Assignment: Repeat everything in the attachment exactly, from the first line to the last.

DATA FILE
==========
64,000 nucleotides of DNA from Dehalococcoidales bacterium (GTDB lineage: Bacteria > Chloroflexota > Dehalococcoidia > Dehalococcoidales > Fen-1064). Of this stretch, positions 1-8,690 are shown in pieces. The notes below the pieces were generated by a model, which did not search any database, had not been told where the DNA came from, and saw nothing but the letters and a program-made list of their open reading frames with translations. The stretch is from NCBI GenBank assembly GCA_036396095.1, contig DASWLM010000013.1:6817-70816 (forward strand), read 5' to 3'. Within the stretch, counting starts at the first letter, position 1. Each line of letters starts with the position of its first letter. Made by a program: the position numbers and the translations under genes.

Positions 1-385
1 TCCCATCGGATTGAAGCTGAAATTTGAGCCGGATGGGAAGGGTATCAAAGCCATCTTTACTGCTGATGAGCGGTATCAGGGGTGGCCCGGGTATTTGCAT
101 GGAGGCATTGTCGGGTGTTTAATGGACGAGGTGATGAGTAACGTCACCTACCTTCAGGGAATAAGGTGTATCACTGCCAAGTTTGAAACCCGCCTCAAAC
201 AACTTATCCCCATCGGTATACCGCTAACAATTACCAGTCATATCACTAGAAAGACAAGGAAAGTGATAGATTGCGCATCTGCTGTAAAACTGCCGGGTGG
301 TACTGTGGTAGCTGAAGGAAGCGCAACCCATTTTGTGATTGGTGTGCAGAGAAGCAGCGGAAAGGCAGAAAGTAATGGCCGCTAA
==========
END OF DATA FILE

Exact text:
64,000 nucleotides of DNA from Dehalococcoidales bacterium (GTDB lineage: Bacteria > Chloroflexota > Dehalococcoidia > Dehalococcoidales > Fen-1064). Of this stretch, positions 1-8,690 are shown in pieces. The notes below the pieces were generated by a model, which did not search any database, had not been told where the DNA came from, and saw nothing but the letters and a program-made list of their open reading frames with translations. The stretch is from NCBI GenBank assembly GCA_036396095.1, contig DASWLM010000013.1:6817-70816 (forward strand), read 5' to 3'. Within the stretch, counting starts at the first letter, position 1. Each line of letters starts with the position of its first letter. Made by a program: the position numbers and the translations under genes.

Positions 1-385
1 TCCCATCGGATTGAAGCTGAAATTTGAGCCGGATGGGAAGGGTATCAAAGCCATCTTTACTGCTGATGAGCGGTATCAGGGGTGGCCCGGGTATTTGCAT
101 GGAGGCATTGTCGGGTGTTTAATGGACGAGGTGATGAGTAACGTCACCTACCTTCAGGGAATAAGGTGTATCACTGCCAAGTTTGAAACCCGCCTCAAAC
201 AACTTATCCCCATCGGTATACCGCTAACAATTACCAGTCATATCACTAGAAAGACAAGGAAAGTGATAGATTGCGCATCTGCTGTAAAACTGCCGGGTGG
301 TACTGTGGTAGCTGAAGGAAGCGCAACCCATTTTGTGATTGGTGTGCAGAGAAGCAGCGGAAAGGCAGAAAGTAATGGCCGCTAA